SPECIALIST TRAINING PRAISED AS PARK LODGE RATED ‘GOOD’ BY CQC
Monday 11th Apr 2016
PARK LODGE, a residential care home for adults with learning disabilities and autism has been rated ‘Good’ by the Care Quality Commission (CQC).
Park Lodge, in the Roker area of the city, provides care and support for up to eight people who have autistic spectrum conditions.
The home, run by Swanton Care and Community, was praised by inspectors for its transformation over the past six months under the leadership of a new manager and through the implementation of a rigorous training and support systems for all staff.
The CQC said each of its five inspection criteria – is the service safe, effective, caring, responsive and well-led? – were rated as ‘Good’, making the home fully compliant with the regulator.
New Home Manager Marie Jevon, an autism specialist with more than 30 years’ experience in care, said she was delighted that Park Lodge had received such a positive CQC report.
She said: “I’m so proud of the team here, this has been a group effort and it is a fantastic achievement.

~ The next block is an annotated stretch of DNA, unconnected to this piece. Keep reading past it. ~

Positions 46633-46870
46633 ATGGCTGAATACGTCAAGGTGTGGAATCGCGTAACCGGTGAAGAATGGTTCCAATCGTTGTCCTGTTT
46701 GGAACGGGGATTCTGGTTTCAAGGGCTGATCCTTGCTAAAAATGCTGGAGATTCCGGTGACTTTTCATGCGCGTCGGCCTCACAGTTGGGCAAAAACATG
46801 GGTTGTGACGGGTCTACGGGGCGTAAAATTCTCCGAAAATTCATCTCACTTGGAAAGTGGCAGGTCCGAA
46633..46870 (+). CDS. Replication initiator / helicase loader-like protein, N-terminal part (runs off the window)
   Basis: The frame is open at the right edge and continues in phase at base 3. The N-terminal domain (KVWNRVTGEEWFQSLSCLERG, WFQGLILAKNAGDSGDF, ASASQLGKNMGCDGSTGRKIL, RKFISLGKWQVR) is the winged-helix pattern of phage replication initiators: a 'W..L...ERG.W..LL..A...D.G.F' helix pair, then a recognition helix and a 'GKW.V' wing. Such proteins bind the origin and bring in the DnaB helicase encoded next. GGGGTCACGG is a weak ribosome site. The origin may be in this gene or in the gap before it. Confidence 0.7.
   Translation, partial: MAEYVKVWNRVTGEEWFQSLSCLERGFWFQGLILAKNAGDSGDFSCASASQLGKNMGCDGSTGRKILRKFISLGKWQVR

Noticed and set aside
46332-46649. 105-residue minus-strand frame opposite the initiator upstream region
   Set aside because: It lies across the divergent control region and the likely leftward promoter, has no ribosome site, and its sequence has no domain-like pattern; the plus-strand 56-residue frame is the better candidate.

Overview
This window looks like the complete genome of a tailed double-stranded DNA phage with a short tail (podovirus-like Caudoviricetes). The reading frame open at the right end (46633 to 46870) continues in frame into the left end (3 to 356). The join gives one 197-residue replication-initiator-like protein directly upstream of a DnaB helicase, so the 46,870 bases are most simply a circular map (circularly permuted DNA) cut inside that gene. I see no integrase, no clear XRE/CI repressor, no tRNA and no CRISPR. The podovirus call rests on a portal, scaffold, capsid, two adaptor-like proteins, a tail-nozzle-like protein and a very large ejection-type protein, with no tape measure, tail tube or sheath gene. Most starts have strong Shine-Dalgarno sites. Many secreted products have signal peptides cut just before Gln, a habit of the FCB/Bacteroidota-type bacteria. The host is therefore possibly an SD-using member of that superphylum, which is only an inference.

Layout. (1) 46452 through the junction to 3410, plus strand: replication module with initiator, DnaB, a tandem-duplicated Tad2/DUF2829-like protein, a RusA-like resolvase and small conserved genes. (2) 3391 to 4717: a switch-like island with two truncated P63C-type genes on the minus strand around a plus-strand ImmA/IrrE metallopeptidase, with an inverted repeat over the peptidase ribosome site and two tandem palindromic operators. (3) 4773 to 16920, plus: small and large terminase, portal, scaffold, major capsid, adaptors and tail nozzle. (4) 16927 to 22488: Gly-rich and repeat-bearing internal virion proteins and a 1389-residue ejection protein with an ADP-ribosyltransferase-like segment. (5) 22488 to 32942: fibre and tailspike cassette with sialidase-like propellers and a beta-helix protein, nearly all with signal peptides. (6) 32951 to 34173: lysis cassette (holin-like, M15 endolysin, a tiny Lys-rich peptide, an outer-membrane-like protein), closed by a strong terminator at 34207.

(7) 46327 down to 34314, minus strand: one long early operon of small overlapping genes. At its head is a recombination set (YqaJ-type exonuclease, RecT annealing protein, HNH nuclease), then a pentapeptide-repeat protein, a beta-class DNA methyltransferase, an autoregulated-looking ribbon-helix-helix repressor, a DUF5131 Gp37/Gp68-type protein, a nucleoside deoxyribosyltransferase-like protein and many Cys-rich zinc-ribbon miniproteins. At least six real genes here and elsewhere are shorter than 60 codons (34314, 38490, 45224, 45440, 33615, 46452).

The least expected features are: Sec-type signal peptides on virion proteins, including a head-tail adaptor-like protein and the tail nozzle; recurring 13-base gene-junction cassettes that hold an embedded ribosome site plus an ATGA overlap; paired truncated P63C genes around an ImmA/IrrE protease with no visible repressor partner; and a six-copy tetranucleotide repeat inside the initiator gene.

“Investing in staff training has been our number one priority - once people have the knowledge and skills to do their job properly they then feel valued and enjoy every day. They are proud of where they work and the service that they provide.
“Our residents and their families have already felt the benefit from this, it means we can provide truly personalised care to individuals with complex needs.
“We have an action plan in place for the next 12 months and we will continue to improve our training and keep developing our service.”
The 20-strong team have received specialist training in augmentative communication methods used to supplement or replace speech, such as PECs, a picture exchange communication system and Makaton, a form of sign language. There are also plans to introduce additional assistive technology to support residents in communication and decision making.
The unannounced inspection, which took place in February, found that ‘there was a lot of laughter in the service’, and that there were ‘warm and compassionate relationships between people and staff’.